STORY WRITTEN FOR CBS NEWS & USED WITH PERMISSION
Two spacewalkers attached a new docking port to the International Space Station Friday, clearing the way for U.S. crew ferry ships being built by Boeing and SpaceX to begin test flights to the lab complex next year. It was a key step in NASA’s drive to regain independent access to the lab complex for the first time since the shuttle fleet was retired in 2011.
Attached to the station’s no-longer-needed shuttle port at the front of the station, the Boeing-built International Docking Adapter will allow spacecraft from both companies to bring crews to the outpost, ending NASA’s sole reliance on Russian Soyuz ferry ships. A second IDA is expected to be attached in 2018.
“It is amazing that now we’ve opened up a new chapter in the story of the International Space Station, putting the front door on this for future commercial vehicles,” radioed station commander Jeff Williams, who worked with astronaut Kate Rubins to attach and outfit the IDA. “Congratulations to the entire team.”
Williams, making his fourth spacewalk, and Rubins, making her first, began the spacewalk at 8:04 a.m. EDT (GMT-4). After exiting the Quest airlock and collecting tools and foot restraints, they made their way to the front of the station where the shuttle port — pressurized mating adapter No. 2 — extends from the forward end of the Harmony module.
The new docking mechanism was carried up to the station aboard a SpaceX Dragon cargo ship in June. Overnight Wednesday, the station’s robot arm pulled it from the Dragon’s unpressurized trunk and positioned just in front of PMA-2 to await the spacewalkers.
Once in place on either side of the mating adapter, their feet locked in restraints on PMA-2 for stability, Williams and Rubins attached tethers to the IDA and cinched it in before connecting cables to provide power to sensors, heaters and motors needed to drive home 12 latches to lock the component to the old shuttle port.
Other than a minor problem freeing up one balky cable connector, the astronauts had no trouble staying ahead of their timeline. After sensors indicated the IDA was properly aligned, Japanese astronaut Takuya Onishi, working inside the station, sent commands to drive the hooks closed, firmly locking down the IDA.
Williams and Rubins then reconfigured the power cables, removed a cover over the end of the docking adapter, covered up no-longer-needed reflectors used by approaching shuttles and installed new laser reflectors that will be used by the Boeing and SpaceX spacecraft to help determine distance and relative velocity.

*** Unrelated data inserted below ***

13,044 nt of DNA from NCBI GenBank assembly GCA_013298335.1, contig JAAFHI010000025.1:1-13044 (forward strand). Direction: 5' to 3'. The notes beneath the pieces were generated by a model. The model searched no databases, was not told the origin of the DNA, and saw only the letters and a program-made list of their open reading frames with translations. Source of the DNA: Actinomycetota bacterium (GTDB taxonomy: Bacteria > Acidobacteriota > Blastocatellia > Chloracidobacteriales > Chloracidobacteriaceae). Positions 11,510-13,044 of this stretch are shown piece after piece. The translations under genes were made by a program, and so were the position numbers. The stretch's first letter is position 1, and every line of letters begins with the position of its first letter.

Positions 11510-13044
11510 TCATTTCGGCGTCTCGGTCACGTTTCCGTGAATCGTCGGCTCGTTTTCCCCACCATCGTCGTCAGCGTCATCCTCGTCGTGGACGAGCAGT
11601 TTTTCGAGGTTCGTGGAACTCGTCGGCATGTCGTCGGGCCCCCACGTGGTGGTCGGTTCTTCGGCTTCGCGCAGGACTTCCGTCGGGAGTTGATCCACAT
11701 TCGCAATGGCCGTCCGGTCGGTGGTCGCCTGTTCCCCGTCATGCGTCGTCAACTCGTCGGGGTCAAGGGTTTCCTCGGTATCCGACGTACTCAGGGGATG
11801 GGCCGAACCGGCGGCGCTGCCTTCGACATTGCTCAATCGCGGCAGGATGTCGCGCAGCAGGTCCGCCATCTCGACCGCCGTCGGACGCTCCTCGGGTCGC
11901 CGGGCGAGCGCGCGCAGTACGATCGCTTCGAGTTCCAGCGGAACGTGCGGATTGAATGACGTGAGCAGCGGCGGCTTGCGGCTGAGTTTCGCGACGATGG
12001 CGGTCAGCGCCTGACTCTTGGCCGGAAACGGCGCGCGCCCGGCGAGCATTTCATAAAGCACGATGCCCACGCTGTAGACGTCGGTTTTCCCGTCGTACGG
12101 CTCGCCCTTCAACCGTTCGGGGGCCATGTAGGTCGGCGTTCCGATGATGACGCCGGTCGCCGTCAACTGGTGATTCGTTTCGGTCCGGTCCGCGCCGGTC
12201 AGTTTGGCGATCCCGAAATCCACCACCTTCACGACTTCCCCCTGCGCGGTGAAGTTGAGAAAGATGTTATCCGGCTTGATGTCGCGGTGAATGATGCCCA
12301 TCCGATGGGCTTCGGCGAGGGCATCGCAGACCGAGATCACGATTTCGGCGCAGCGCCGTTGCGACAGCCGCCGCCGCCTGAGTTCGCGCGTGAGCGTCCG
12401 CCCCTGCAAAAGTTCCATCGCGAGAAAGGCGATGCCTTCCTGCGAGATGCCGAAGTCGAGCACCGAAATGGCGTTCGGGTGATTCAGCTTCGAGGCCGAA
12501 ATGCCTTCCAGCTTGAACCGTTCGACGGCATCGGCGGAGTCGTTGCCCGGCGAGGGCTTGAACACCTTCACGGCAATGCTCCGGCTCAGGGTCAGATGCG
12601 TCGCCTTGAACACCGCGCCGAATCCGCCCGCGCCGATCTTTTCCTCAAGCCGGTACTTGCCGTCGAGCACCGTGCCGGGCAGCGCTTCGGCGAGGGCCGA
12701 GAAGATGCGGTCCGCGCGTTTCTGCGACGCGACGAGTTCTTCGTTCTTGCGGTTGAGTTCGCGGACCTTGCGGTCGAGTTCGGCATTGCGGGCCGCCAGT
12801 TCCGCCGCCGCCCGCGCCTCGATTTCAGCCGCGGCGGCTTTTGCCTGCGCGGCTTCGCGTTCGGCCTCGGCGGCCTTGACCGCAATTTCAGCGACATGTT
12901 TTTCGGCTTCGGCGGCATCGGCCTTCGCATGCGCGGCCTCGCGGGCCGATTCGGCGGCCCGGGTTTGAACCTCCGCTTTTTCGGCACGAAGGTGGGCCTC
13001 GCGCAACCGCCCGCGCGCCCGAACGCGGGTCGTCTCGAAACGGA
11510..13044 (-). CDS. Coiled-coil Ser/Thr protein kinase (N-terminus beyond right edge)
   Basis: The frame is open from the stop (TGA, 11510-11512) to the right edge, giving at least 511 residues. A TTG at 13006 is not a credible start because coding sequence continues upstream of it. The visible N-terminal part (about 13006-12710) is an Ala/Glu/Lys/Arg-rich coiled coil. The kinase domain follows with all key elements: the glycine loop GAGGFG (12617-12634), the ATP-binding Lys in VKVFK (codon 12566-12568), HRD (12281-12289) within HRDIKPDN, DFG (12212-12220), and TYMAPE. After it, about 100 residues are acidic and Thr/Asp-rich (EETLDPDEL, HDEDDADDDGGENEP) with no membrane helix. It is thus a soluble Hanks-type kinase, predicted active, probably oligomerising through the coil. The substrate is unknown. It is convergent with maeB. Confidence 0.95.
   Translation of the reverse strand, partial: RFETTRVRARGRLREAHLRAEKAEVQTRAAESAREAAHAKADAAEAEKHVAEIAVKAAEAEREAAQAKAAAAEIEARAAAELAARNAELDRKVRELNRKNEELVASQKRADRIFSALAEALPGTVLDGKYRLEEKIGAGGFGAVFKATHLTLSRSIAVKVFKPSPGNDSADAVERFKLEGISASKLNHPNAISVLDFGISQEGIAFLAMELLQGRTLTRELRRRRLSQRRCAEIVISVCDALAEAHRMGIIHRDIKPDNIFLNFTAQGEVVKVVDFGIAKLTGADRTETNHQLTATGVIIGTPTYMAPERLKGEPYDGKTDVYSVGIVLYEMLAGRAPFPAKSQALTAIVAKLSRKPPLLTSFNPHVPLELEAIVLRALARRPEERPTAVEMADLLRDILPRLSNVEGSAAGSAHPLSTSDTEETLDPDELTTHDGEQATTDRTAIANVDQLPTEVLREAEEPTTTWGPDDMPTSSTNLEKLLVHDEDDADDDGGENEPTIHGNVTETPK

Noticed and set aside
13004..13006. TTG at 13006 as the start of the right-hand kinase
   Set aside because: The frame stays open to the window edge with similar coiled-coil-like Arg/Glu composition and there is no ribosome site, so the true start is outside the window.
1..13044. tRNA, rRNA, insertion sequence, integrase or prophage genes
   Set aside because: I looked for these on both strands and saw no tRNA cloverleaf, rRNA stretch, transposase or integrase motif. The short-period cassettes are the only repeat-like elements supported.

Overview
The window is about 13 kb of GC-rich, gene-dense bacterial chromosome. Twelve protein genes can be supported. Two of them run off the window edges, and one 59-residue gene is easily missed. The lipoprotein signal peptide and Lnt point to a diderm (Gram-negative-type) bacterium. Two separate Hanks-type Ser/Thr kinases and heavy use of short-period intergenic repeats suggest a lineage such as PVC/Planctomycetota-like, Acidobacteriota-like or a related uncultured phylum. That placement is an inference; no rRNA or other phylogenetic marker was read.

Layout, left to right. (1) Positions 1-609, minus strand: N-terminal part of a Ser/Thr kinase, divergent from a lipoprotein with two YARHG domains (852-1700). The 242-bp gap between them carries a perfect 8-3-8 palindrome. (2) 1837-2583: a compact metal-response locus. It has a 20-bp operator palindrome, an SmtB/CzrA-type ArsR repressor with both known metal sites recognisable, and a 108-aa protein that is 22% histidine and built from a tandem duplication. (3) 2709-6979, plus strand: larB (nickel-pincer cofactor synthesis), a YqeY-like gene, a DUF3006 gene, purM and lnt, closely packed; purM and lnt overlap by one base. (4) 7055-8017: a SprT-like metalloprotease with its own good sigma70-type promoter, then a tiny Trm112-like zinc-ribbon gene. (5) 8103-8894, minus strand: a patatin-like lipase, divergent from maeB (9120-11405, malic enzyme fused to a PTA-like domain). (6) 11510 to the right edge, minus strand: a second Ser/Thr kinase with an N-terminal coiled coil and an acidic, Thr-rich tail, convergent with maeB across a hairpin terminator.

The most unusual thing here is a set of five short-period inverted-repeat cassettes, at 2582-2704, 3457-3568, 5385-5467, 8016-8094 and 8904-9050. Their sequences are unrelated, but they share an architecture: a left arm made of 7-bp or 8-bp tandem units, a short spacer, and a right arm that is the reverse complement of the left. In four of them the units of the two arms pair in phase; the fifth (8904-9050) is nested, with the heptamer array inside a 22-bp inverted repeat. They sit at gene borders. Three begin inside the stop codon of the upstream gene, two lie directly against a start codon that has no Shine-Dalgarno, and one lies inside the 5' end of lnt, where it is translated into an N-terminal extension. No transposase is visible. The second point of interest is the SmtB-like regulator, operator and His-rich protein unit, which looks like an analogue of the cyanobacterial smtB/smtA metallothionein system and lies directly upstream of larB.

NASA originally hoped to get the first IDA installed last year, but the initial unit was destroyed when the SpaceX Falcon 9 rocket carrying it to space suffered a catastrophic failure. A replacement IDA is being built by Boeing and should be ready for installation in 2018.
In the meantime, the IDA installed Friday will suffice for initial test flights starting next year. SpaceX is expected to launch an unpiloted Dragon test flight early next summer, followed by a crewed “demo” mission a few months later. Boeing expects to launch an unpiloted test flight late next year with the first crewed test mission in early 2018.
The new spacecraft will give NASA astronauts their first independent access to space since the shuttle fleet was retired in 2011. And because SpaceX’s Dragon and Boeing’s CST-100 can carry four astronauts compared to three aboard the Russian Soyuz, NASA plans to add a seventh crew member to the space station to increase the amount of research that can be carried out.
“It’s really a momentous day when I sit here and think about the fact that that docking adapter is just about perfect for us to come (to) next year,” said Steve Stich, deputy manager of the commercial crew program. “It’s a huge milestone in our program.”
Even though the commercial crew ships will end NASA’s sole reliance on the Soyuz, at least one U.S.-sponsored astronaut will launch aboard each Soyuz and a Russian will fly aboard each NASA spacecraft through the life of the station program.
That strategy will ensure at least one astronaut or cosmonaut can remain aboard the station to operate critical systems in the event of a problem that might force one of the other ferry ships — and its crew — to depart.
The IDA installation work took about four hours to complete, giving the spacewalkers time to carry out lower-priority tasks. Rubins routed a cable that will be needed by the second IDA while Williams worked with an ethernet cable that will be needed by a future Russian module.
“I see a beautiful sunrise, Tom,” Rubins radioed astronaut Tom Marshburn in mission control as the shuttle sailed high above the south Pacific Ocean.
“You’ve got the best view, that’s great,” Marshburn replied.
With their primary objectives complete, the astronauts agreed to carry out two final “get-ahead” tasks, but the work was called off when Williams ran into intermittent problems with his helmet’s audio feed. While he could still hear flight controllers with one ear, flight controllers decided to go ahead and end the spacewalk.
After carrying their tools and tethers back to the airlock, Williams and Rubins floated back inside, shut the hatch and began repressurization at 2:02 p.m., closing out U.S. EVA-36. Duration was five hours and 58 minutes.
It was the 194th spacewalk devoted to station assembly and maintenance since construction began in 1998 and the third so far this year. Adding Rubins to the list of veteran station spacewalkers, 124 astronauts and cosmonauts have now logged 1,210 hours and 46 minutes working outside the station, or 50.4 days.
Williams and Rubins plan to stage another spacewalk Sept. 1 to retract a cooling radiator, to install an HD camera and replace an external light.